Risotto is comfort food. And in times like this, there isn't a dish that soothes the soul quite like the soft and supple taste of this lovable rice dish
Rice was first introduced in Italy, precisely in Sicily, as early as the 13th century. From there, it spread to the Naples area and later, due to the connections between the Aragona of Naples and the Sforza of Milan, to the Po Valley in northern Italy, where it found the ideal conditions to be grown: flatlands, an abundance of water, and humidity. Even today, the Po Valley is one of the largest rice producers in Europe and rice is eaten extensively throughout northern Italy.
From its early use, rice has evolved into a culinary tradition that has come to include the very fine risotto. And one of the most famous risotto is no doubt Risotto Alla Milanese. The first recipes mentioning the dish appear in cookbooks starting in the 1800s. From the 13th to the 17th centuries, rice was only cooked in boiling water. The first change took place in 1779, when rice was, for the first time, sautèe in a little butter and wet with broth. Later, a pinch of chopped onion was added as well.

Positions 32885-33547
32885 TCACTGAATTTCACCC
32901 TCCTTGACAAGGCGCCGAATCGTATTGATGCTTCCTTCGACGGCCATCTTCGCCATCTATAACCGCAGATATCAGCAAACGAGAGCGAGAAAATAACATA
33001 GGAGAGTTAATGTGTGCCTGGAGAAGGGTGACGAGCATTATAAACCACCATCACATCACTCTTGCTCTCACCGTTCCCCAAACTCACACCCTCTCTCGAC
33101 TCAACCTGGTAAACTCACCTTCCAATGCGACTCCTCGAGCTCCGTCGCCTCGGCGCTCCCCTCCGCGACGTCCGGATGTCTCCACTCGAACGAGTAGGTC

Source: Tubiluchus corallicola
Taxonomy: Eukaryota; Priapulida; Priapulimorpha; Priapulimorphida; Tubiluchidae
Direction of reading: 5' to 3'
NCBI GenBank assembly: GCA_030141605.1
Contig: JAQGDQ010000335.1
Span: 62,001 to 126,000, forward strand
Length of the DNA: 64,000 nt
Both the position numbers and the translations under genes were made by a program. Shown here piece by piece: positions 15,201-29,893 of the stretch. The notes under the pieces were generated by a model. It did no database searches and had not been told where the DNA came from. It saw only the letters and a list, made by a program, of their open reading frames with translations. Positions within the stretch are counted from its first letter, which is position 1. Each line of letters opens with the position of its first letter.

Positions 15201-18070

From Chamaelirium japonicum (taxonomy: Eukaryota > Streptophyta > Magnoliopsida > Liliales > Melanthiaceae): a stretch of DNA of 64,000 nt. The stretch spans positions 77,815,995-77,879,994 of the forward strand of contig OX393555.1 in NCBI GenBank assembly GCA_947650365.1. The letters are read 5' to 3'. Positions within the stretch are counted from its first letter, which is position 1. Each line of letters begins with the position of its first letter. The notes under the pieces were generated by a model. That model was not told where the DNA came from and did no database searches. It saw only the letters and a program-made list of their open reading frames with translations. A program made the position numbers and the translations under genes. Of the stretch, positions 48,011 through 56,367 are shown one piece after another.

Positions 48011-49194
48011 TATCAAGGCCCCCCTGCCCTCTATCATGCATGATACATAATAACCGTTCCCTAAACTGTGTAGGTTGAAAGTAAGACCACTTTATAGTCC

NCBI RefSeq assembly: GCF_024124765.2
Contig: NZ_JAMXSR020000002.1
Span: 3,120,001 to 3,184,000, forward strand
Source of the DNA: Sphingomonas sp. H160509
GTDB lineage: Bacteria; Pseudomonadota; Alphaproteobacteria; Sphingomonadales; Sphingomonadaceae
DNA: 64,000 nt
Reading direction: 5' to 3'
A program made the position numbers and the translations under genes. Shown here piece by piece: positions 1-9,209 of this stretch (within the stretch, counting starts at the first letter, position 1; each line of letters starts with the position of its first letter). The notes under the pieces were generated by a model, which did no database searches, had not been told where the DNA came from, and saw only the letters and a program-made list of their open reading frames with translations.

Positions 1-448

The year 1809 is when the recipe for “riso giallo in padella” first appeared in a cookbook. The rice is sautéeed in butter, beef bone marrow, onion and then moistened with hot broth in which saffron is dissolved. In 1929, the Milanese chef Felice Luraschi finally gave the dish its name, ‘Risotto Alla Milanese Giallo’; his recipe calls for rice, fat, beef marrow, saffron, nutmeg and stock, flavoured at the end with grated cheese.
Ingredients for Risotto Alla Milanese
Arborio rice (Imported by Chenab Gourmet)
parmesan cheese, (Imported by Fortune Gourmet)
Source: Italy Magazine